Do you know when or how to properly repot a plant? Many of us wait until it is bursting out of its pot, pull it out, put it in a new pot, add some soil and hope it grows.
Here are a few signs that your plant needs a new home:
- The plant simply looks like it is too big for its pot
- The roots are growing out of the drainage holes
- Water is sitting on the top and not absorbing
- The soil is dried out or looks like it is disintegrating
- It’s been years since you repotted it
Continue reading “How to Repot a Plant [Infographic]”
“The joy of Instagram and social media is that it is democratised. For every well-known gardener I follow, there are ordinary gardeners sharing their everyday joys and heartbreaks. This is the community I love and go back to several times a day. Social media, blogging and photography have opened up a more honest world.” – Alys Fowler
Continue reading “Best IG accounts for Gardeners [Infographic]”
Usually, tomatoes turn red when ripe, but some varieties stay green. Have you tried growing green tomatoes? Maybe is time you give them a try if you haven’t since are “among the sweetest, richest, most aromatic around”. Start with these three easy-to-grow:
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“At this time of year, bumblebee queens are a familiar sight foraging on spring flowers. After spending the winter hibernating, they need to build up vital energy stores before laying their eggs. According to the largest study of its kind, access to flower-rich habitats from spring through to summer is key to the survival of successive generations of the bees.”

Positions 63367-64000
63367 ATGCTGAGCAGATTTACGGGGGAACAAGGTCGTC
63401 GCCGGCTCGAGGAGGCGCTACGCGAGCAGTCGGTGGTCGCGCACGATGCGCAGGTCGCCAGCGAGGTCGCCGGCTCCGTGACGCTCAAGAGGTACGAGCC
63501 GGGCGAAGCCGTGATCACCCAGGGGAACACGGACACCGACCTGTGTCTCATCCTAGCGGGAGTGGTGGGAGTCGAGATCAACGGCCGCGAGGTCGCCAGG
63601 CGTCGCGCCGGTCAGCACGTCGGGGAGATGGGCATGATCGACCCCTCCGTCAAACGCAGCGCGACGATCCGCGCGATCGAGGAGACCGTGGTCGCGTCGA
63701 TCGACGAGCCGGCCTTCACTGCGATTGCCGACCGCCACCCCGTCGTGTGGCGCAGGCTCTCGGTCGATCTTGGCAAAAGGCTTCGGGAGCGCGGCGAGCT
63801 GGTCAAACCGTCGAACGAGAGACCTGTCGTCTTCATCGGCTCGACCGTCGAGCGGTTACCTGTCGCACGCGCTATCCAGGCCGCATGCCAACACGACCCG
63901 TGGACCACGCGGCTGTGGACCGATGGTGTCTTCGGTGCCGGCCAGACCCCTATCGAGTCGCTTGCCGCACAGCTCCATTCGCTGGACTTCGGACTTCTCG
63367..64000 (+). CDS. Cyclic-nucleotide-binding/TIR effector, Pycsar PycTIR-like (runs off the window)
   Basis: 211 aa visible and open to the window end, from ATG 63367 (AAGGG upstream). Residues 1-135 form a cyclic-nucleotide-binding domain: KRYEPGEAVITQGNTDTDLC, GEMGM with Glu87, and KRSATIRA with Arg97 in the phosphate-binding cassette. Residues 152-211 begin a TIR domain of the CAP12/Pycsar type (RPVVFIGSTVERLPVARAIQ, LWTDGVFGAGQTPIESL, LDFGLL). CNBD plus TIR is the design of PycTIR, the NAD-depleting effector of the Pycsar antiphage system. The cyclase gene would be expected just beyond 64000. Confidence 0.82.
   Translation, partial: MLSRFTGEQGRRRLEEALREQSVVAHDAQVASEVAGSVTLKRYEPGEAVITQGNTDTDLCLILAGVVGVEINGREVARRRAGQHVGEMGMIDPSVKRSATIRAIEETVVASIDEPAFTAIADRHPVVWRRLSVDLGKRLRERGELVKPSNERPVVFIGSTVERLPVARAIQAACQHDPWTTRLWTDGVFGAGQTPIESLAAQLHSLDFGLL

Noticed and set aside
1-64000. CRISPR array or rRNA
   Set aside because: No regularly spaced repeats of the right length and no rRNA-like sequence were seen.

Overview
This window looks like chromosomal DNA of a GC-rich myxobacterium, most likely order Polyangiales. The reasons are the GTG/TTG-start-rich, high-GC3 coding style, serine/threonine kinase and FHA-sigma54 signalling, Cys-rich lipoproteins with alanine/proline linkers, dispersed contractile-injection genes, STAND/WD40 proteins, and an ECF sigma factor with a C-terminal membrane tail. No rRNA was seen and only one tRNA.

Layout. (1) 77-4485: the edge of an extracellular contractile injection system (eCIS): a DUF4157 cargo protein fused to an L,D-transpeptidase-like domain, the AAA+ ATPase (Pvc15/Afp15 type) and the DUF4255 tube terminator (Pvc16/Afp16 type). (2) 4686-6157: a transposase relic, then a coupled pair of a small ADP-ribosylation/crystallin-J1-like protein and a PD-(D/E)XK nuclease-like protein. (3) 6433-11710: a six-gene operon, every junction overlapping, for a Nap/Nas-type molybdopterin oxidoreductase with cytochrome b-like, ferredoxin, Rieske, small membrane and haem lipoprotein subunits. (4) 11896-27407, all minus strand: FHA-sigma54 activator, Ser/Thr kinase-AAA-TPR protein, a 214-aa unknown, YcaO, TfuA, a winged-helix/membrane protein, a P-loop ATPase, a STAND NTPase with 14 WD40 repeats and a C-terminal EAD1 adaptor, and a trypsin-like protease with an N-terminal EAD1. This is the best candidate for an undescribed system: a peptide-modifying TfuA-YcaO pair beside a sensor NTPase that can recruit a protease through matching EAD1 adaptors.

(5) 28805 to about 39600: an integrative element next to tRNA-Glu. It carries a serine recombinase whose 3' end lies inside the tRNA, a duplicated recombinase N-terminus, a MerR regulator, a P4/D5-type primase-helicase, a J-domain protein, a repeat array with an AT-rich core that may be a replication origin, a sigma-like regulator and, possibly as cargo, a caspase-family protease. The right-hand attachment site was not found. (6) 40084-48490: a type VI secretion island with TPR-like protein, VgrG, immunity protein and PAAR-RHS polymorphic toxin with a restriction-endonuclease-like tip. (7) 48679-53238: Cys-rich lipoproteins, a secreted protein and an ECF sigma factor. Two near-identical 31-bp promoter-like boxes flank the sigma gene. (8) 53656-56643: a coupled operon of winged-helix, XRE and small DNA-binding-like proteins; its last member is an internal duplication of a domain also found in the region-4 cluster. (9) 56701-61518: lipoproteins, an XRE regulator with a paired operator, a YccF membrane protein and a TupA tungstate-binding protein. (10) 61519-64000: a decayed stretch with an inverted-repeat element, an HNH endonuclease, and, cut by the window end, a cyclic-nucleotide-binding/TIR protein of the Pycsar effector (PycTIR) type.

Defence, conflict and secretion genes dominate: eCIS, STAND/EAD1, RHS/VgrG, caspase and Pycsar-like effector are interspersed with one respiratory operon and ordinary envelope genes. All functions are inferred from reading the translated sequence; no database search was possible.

We have created a simple visual, based on this article, for you to know which wild and garden plants are particularly important to get bumblebees’ colonies started in the spring and seeing them survive through to be successful into the next generation. Check it out!
Continue reading “Flower habitat for Bumblebees to Survive! [Infographic]”
With March just around the corner, it’s about now that every gardener starts getting cabin fever. There is only so much peering at snowdrops, sniffing scented daphnes and admiring frosted leaves you can do before the desire to start sowing seeds with abandon sets in.
Be careful what you sow, though: it’s still too early for many seeds, which need spring to be in full flow before they sprout. That’s where half-hardy annuals come in. These are the more exotic, tender cousins of hardy annuals: both flower, set seed and die in the course of one year, but the half-hardy types need to be started indoors and planted out only once the risk of frost has passed. That means cosseting them on a sunny windowsill and faffing about with pricking out and transplanting; but you get loads of plants for very little outlay, and a tantalising range of colours and forms.
Continue reading “Get your Garden ready for Spring [Infographic]”
In the depth of winter, it may seem that there is little to do in your garden. There are few plants and flowers growing, the weather is cold and less daylight prevents you from spending a lot of time outdoors.
However, there are things you can be doing to prepare your garden for spring. From tools and sheds, to digging over soil and making it ready for planting, this infographic shows you some practical ways to get a head start on your spring garden.
By planning ahead, you can ensure a beautiful garden with pretty flowers and tidy borders. You’ll be the envy of the street!
Continue reading “Winter Prep for a Spring Garden [Infographic]”